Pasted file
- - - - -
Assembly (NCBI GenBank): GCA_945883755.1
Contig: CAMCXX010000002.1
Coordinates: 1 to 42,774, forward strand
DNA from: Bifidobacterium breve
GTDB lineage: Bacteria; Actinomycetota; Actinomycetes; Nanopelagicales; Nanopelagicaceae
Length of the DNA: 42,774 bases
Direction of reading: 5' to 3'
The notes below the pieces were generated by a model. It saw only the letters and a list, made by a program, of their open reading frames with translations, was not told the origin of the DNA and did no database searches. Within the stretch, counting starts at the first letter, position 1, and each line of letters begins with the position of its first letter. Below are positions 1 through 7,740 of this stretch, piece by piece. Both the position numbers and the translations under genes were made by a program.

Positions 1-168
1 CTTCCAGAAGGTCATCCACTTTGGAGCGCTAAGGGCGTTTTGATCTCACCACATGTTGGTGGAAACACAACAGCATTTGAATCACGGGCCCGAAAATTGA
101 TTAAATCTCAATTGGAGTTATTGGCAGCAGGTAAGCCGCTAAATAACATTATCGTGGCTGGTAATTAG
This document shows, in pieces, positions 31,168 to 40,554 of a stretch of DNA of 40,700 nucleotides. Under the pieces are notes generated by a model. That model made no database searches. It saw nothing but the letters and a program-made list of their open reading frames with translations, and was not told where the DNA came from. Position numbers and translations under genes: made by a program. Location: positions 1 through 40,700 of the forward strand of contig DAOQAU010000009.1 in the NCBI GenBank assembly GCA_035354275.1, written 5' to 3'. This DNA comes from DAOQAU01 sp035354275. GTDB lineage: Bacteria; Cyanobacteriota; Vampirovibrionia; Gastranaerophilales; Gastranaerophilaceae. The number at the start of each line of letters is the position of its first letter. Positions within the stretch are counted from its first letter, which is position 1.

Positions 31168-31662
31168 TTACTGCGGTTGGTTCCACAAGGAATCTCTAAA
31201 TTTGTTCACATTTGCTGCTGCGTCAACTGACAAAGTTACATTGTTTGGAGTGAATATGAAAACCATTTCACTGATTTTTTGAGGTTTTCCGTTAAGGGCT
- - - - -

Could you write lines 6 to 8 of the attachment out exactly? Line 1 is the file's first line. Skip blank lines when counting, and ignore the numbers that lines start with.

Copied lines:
Length of the DNA: 42,774 bases
Direction of reading: 5' to 3'
The notes below the pieces were generated by a model. It saw only the letters and a list, made by a program, of their open reading frames with translations, was not told the origin of the DNA and did no database searches. Within the stretch, counting starts at the first letter, position 1, and each line of letters begins with the position of its first letter. Below are positions 1 through 7,740 of this stretch, piece by piece. Both the position numbers and the translations under genes were made by a program.